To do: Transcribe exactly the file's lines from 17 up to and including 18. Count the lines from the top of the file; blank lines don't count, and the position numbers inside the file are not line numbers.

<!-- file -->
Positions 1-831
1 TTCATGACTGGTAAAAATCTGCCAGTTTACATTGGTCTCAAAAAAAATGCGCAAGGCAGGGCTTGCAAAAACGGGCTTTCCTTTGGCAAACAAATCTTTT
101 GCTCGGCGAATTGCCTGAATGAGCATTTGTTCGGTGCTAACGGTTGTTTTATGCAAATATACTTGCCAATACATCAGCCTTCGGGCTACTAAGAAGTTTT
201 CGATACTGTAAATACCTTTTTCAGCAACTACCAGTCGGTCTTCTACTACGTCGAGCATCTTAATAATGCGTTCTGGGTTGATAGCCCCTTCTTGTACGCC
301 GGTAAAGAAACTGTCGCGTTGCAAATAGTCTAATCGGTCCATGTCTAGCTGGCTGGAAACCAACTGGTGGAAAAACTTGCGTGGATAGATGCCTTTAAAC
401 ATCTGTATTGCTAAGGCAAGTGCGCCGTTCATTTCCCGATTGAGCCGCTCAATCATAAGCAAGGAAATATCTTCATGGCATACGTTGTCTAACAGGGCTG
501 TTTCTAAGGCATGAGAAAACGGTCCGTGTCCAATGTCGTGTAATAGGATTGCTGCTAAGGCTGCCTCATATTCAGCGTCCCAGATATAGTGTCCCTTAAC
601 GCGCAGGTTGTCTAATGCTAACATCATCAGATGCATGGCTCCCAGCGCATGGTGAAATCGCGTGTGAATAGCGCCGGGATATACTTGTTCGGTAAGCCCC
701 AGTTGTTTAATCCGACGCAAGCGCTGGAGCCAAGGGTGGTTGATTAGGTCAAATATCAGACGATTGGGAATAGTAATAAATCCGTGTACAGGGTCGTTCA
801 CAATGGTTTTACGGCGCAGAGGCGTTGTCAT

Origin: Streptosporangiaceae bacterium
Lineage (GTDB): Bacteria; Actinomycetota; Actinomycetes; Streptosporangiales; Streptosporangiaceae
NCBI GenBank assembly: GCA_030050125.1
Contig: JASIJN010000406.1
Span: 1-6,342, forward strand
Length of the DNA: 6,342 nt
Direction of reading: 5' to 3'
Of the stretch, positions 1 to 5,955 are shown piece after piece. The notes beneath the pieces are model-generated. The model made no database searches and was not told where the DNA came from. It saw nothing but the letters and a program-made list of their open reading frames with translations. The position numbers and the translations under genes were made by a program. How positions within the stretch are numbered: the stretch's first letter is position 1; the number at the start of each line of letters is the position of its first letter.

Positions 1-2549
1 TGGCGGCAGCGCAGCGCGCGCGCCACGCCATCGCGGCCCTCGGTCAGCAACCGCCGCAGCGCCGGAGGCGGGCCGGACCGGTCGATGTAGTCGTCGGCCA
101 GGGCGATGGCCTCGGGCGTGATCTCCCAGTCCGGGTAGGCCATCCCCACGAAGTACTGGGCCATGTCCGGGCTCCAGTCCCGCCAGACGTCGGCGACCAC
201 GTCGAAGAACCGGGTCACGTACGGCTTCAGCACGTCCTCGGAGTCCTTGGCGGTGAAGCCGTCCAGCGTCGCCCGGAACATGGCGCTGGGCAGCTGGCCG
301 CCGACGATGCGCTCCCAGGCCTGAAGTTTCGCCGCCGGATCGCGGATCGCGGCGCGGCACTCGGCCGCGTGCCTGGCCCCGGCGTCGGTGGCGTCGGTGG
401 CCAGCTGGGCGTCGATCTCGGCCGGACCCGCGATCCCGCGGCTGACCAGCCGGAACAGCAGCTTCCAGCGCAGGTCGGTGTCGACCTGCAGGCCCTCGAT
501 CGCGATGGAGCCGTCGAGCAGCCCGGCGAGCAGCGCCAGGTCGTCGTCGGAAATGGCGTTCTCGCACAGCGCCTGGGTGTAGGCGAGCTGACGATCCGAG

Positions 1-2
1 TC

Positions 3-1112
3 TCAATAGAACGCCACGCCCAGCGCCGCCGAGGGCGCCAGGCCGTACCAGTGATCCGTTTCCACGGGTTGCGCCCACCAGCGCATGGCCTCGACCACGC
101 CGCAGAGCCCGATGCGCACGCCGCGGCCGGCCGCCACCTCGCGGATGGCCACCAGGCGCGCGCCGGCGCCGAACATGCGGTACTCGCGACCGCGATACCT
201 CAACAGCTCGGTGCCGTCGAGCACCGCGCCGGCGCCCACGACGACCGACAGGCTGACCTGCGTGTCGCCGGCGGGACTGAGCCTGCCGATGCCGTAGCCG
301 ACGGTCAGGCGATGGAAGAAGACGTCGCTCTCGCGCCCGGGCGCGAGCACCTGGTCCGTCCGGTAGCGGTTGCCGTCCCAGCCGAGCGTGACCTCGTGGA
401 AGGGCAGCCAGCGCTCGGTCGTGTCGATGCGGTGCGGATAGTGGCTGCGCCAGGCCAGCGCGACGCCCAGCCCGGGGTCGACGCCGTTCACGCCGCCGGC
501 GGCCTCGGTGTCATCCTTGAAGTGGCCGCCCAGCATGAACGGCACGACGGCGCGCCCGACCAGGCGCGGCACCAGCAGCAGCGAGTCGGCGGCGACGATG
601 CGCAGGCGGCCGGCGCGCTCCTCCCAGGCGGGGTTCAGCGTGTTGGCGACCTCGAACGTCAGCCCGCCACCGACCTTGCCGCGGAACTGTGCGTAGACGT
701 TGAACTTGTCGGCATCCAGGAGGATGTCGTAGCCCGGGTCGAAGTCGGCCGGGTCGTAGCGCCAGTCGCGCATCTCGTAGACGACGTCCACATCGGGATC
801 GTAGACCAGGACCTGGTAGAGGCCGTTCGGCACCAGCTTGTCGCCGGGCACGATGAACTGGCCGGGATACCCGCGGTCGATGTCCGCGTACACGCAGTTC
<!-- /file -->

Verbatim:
Direction of reading: 5' to 3'
Of the stretch, positions 1 to 5,955 are shown piece after piece. The notes beneath the pieces are model-generated. The model made no database searches and was not told where the DNA came from. It saw nothing but the letters and a program-made list of their open reading frames with translations. The position numbers and the translations under genes were made by a program. How positions within the stretch are numbered: the stretch's first letter is position 1; the number at the start of each line of letters is the position of its first letter.